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Life, Death and Apples BY ELISABETH VON HOLST n a dreary day, when I was in Grade 2 or 3, back home in Koenigsberg, (then Germany), my allgirl class attended a classmate’s funeral. Her name was Gisela Freytag and she had dark hair. Just a couple of days before, she had played circle-games with us during recess in the small courtyard behind the red brick school house. Now we were gathered at her open grave, where her mother was sobbing uncontrollably and saying over and over again, “My only child, my only child, my only little girl!”


I was one of five girls in my family, so felt guilty – the grieving mother’s loss touched me personally. It was at this young age that I really came to understand that death had nothing to do with age - that it can take anybody. On the way home I tried to deal with the turmoil of emotion in my chest and digest all of the feelings raging inside of me. How glad I felt, my spirit lightened, when the welcoming smell of baked apples greeted me in the hallway of our home. They simmered away in the comfort-giving tiled stove in the cozy corner of the living room. The stove was surrounded by a cushioned wooden bench to offer warmth to anyone who needed it. No one in my family asked questions about the funeral. In a way, I would have liked to share some of the experience, but I was also glad I wasn’t questioned, because I might have had to cry and I was a very shy and quiet little girl. Perhaps because of the smell of apples from that funeral day, to me apples somehow represented life, and I loved them. No matter what size, shape or even taste they offered, I had to eat them - even the tiny grass-green, grounded ones that were not fit to grow into what they were meant to be, were gobbled up and caused many a stomach upload. I remember a time when hunger took over my life, after we had to leave our home and were refugees for the second time. At school, while the other children were playing, I would find a spot to sit and let things happen without me. The four kilometre walk to school seemed to get longer every day so sometimes I had to sit in the ditch to regain some strength before I dared to walk on. My marks became noticeably poorer. I felt discouraged.

70 YEARS: Since the end of WWII, this year. The two stories on this page were written as part of the Powell River Public Library memoir program, led by Sandra Tonn.  One day after school I had spotted an apple tree behind a fence at the school yard. How was it possible? A beautiful rosy-cheeked apple was hidden in some deep grass within possible reaching distance for me. I waited until all the school girls had left, knelt in the grass close to the fence, and squished my bony little arm carefully, but with all my strength, through the metal wire fence. I didn’t care that I got scratched as I struggled, reaching until I squeezed part of my shoulder through the fence as well. I finally reached that God-sent apple and it felt like Christmas! I cherished the moment, holding my treasure, and breathed in the apple scent deeply. In my mind I debated whether I should take it home to share, but the hunger overtook me and my decision. I had a lilt in my step walking home with the nourishment in me. This little apple event was enough to put a new spark into my dreaded, dreary school days. I left with anticipation and hope each morning — the scent of apples perfume for my future life. Reprinted and condensed from Slices: A Memoir Anthology, edited by Sandra Tonn.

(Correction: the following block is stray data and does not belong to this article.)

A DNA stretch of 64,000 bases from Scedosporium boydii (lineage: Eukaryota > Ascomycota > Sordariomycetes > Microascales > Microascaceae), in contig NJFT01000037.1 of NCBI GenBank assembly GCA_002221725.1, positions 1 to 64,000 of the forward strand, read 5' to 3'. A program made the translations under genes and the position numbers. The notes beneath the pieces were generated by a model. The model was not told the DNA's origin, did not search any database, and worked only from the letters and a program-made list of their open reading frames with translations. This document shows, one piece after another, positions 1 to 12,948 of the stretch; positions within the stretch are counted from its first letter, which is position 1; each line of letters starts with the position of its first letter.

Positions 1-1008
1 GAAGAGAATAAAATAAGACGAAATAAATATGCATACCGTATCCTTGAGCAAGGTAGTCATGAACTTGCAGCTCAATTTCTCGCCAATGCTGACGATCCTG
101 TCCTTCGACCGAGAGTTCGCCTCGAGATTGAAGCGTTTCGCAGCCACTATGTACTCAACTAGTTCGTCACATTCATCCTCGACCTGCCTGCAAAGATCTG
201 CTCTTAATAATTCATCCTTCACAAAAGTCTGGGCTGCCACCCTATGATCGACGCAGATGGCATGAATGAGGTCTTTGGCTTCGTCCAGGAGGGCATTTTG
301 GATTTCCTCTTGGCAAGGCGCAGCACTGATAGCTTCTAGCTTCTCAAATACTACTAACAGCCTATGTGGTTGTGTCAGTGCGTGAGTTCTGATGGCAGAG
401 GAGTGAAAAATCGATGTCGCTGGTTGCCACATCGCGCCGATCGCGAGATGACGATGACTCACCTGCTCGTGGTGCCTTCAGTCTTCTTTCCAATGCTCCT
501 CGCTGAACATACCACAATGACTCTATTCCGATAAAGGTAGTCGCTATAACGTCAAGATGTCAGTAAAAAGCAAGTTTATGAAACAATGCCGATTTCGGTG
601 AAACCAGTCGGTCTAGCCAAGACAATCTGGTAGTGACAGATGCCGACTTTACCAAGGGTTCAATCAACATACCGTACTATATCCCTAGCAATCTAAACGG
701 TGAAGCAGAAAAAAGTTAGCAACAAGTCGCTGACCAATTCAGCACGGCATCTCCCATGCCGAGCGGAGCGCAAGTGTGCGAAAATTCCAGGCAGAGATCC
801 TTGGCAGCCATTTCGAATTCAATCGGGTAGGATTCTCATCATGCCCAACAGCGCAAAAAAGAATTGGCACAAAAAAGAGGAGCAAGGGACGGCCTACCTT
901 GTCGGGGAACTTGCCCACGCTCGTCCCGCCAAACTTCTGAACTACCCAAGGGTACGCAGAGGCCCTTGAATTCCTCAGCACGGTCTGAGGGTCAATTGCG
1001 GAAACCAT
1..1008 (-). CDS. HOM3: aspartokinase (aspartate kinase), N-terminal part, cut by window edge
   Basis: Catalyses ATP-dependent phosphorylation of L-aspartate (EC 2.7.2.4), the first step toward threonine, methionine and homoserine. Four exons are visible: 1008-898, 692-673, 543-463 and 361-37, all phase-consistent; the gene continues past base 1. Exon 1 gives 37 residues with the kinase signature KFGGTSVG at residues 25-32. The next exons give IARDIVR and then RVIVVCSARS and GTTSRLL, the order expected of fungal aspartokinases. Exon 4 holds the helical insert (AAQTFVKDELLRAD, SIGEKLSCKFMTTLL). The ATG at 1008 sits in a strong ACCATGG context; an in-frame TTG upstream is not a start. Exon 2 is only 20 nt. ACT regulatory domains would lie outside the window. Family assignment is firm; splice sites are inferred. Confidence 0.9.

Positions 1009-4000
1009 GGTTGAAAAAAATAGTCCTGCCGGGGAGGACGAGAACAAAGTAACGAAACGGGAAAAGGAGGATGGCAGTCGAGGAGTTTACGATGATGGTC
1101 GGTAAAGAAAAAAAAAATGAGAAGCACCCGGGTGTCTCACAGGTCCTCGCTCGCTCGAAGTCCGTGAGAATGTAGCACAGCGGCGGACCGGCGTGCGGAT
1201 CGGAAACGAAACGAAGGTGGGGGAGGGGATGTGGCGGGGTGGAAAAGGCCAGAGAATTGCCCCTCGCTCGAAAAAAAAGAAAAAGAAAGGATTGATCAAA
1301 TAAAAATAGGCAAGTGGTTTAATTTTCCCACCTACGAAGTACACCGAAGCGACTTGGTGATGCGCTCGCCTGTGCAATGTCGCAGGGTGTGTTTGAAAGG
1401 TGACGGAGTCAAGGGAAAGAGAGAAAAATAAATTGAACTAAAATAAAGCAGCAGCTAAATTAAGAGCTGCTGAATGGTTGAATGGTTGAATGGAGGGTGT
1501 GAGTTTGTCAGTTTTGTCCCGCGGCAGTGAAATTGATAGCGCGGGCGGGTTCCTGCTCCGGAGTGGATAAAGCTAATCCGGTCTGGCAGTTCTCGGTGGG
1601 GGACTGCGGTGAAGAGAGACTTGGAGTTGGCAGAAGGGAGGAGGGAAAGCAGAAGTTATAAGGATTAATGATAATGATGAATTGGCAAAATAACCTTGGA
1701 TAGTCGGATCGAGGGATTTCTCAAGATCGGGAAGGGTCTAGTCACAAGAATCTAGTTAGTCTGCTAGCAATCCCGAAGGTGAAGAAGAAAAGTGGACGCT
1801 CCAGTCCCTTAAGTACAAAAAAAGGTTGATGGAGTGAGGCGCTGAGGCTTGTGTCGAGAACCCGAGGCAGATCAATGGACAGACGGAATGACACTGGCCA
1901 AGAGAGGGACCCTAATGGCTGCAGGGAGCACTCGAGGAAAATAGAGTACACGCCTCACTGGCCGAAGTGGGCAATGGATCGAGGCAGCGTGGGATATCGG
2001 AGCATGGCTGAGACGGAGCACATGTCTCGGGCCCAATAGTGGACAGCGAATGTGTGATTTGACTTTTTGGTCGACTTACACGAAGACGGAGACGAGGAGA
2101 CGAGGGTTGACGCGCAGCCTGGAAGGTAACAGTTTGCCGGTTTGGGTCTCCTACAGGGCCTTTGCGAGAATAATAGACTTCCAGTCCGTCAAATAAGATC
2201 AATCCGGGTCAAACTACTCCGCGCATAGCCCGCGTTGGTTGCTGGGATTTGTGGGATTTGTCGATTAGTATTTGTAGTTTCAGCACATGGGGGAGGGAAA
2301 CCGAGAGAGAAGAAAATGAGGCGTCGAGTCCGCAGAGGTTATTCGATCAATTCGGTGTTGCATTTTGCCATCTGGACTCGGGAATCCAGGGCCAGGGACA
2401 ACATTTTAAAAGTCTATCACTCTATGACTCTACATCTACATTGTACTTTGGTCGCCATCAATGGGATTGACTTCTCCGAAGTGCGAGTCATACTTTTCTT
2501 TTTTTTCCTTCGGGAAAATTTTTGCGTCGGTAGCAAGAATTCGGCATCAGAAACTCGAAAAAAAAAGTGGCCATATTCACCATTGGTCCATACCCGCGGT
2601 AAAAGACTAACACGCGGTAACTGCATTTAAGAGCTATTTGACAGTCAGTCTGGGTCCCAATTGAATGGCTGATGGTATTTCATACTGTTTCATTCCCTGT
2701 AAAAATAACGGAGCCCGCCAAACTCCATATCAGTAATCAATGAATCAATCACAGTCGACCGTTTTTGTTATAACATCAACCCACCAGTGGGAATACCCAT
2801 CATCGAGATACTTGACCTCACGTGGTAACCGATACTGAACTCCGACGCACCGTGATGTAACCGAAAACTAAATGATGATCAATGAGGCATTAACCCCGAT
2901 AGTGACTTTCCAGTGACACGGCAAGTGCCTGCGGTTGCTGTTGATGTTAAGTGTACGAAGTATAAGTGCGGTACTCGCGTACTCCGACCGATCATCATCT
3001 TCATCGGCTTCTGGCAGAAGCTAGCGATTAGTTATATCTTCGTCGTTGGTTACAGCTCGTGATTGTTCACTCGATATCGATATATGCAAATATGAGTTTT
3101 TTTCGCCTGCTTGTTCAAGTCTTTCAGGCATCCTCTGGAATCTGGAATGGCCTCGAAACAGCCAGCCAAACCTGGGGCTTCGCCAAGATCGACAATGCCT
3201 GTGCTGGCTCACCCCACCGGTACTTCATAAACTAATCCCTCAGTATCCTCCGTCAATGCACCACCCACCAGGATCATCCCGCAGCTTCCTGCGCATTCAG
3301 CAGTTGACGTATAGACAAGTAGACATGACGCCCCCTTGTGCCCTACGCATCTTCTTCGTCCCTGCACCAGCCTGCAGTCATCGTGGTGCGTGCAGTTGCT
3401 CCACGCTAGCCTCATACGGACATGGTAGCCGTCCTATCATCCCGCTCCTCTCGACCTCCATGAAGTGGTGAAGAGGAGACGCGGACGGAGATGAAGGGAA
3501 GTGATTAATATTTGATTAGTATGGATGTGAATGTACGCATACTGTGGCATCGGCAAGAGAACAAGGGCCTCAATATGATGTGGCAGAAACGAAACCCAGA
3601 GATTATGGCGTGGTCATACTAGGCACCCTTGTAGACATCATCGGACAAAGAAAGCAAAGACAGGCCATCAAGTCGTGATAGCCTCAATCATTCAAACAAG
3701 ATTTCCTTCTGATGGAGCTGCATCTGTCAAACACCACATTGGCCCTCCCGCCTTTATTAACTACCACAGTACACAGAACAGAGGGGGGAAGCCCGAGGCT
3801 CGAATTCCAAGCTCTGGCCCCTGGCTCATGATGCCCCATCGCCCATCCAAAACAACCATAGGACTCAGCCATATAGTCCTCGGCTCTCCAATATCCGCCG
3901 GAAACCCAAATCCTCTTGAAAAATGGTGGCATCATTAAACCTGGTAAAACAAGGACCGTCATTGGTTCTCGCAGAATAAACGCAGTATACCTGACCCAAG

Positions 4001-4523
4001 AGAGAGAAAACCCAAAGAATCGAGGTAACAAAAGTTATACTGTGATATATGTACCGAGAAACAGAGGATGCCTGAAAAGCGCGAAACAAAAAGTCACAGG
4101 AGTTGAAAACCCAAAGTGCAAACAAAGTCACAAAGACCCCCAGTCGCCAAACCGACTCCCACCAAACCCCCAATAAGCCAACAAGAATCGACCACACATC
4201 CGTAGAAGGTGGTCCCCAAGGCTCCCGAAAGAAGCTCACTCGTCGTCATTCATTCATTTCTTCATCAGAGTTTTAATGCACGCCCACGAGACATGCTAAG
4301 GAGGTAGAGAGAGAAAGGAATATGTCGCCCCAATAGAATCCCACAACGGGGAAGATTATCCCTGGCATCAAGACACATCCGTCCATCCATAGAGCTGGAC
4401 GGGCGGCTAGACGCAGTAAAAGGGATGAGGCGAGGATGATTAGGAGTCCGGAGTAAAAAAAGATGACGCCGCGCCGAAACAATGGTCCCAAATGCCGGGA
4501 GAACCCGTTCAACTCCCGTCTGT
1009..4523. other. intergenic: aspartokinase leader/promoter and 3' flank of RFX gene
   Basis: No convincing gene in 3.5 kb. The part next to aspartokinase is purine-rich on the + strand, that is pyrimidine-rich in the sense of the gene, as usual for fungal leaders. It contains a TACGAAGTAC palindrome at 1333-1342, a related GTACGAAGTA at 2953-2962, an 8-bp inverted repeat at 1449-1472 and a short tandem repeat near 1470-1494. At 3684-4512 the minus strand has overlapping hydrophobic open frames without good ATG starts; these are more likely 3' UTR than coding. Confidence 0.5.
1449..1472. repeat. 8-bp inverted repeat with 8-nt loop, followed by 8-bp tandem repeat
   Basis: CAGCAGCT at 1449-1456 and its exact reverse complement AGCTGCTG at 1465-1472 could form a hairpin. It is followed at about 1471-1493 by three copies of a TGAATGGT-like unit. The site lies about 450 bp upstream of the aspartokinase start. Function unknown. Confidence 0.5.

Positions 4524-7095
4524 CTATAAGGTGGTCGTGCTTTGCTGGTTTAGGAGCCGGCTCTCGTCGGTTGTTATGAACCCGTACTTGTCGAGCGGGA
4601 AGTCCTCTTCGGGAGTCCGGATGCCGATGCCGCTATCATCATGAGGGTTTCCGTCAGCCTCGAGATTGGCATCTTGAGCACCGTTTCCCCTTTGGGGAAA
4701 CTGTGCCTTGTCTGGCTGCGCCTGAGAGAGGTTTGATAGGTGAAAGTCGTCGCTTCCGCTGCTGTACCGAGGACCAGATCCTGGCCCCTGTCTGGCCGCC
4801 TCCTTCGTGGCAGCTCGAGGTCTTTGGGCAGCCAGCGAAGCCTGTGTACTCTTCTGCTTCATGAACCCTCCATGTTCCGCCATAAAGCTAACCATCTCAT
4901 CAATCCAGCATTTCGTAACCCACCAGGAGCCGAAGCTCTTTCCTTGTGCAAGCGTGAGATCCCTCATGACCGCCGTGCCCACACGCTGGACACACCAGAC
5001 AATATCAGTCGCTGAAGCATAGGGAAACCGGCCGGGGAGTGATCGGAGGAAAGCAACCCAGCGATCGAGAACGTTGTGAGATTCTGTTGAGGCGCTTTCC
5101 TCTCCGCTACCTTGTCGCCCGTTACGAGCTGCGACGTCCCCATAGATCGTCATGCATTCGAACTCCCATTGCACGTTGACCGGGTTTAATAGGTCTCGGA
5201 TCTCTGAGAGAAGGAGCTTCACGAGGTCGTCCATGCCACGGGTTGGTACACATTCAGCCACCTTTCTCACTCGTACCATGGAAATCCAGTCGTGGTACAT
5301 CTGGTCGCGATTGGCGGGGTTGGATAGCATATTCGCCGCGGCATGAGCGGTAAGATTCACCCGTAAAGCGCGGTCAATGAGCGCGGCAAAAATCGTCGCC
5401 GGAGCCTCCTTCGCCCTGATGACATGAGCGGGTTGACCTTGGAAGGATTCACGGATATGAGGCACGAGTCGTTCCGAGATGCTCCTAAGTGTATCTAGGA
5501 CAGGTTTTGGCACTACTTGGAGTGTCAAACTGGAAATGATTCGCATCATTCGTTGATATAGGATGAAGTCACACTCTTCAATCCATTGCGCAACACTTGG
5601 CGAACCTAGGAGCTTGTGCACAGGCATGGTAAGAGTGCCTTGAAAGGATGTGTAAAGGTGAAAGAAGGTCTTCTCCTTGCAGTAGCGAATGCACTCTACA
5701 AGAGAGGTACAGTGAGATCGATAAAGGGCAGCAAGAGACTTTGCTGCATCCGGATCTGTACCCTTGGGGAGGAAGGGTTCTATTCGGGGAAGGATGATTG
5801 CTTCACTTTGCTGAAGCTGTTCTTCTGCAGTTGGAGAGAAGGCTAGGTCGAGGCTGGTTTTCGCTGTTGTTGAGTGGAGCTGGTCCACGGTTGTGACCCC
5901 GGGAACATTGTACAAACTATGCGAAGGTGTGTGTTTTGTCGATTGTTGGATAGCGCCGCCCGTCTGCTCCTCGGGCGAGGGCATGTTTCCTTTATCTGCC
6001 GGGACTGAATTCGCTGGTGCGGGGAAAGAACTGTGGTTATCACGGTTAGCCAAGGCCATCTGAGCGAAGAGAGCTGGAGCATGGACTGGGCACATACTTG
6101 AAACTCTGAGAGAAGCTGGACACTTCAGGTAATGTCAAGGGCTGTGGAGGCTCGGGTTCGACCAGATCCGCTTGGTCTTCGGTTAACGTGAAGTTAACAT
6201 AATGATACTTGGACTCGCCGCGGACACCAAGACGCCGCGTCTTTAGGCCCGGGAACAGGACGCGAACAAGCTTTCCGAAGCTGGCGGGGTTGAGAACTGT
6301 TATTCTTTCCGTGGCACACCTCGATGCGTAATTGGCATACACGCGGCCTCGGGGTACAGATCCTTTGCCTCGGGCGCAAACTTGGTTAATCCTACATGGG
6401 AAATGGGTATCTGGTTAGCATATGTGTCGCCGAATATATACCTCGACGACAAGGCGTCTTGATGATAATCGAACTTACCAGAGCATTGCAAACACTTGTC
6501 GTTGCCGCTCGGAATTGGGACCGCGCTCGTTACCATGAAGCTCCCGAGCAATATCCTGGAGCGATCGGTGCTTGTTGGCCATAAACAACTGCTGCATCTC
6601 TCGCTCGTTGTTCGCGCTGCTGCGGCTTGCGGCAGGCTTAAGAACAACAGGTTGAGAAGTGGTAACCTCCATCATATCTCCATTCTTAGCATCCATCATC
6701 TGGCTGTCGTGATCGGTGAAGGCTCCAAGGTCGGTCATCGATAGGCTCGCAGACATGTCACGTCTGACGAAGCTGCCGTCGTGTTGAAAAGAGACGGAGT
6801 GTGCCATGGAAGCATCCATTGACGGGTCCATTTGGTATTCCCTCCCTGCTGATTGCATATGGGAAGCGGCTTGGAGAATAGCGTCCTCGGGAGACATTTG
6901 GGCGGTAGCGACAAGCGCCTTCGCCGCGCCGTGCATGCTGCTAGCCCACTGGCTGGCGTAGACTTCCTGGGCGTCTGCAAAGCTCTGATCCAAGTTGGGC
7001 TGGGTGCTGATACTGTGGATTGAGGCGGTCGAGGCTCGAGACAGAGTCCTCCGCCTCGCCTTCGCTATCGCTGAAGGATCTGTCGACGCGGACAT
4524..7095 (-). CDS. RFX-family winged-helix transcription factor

Lest We Forget BY ROSE MARIE WILLIAMS remember. My Daddy had told me and I remembered what he had said.  I wasn’t in school yet, so I must have been 4 years old, old enough to remember.  Daddy told me about the Great War, that lots and lots of soldiers had died, thousands and thousands, but I didn’t know how many  a thousand was - just lots and lots.  Soldiers far away in Europe - where was Europe? They fought and died so we could live in peace. I was standing in the back yard near the alley in our family garden, now just dry dirt, the vegetables long gone, but warm in the California sun.  There were 2 sheds near by - rough old boards, thick cob webs, rickety shelves held my Daddy’s paint cans, old chairs, things we didn’t use anymore.  Dust covered everything.  One shed had once been a chicken coop.  I was remembering what my Daddy had told me would happen. It was the eleventh hour of the eleventh day of the eleventh month.  And then it happened!  The whistles at the railroad yards where my Daddy worked began to scream, and all the trains’ whistles, bells and sirens blew and blew and blew.  Daddy had told me they would blow to remind us of all the dead soldiers.  I stood still in the dirt in the sun and I remembered what my Daddy had explained to me - a war to end all wars. I remember.  That was a very long time ago, close to 80 years, almost a century ago.  I remember an old woman, I remember.


These will help. We can help more. Old methods have their limits. That’s why we have invested in new technology like Optos Retinal Exams and OCT (optical coherence tomography), which allow for detailed scans of the macula and optic nerve, allowing our doctors to screen for eye diseases like macular degeneration and glaucoma.

DR JOHN WYSE AND ASSOCIATES #106 – 4801 Joyce Avenue In Crossroads Village

604 485-7115

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POWELL RIVER LIVING • november 2015 •


1511 november 2015  

Powell River Living magazine's November issue. The "Helping Issue". Wolves on Texada, Italian immigrants, Tla'amin Chief Clint Williams, hom...

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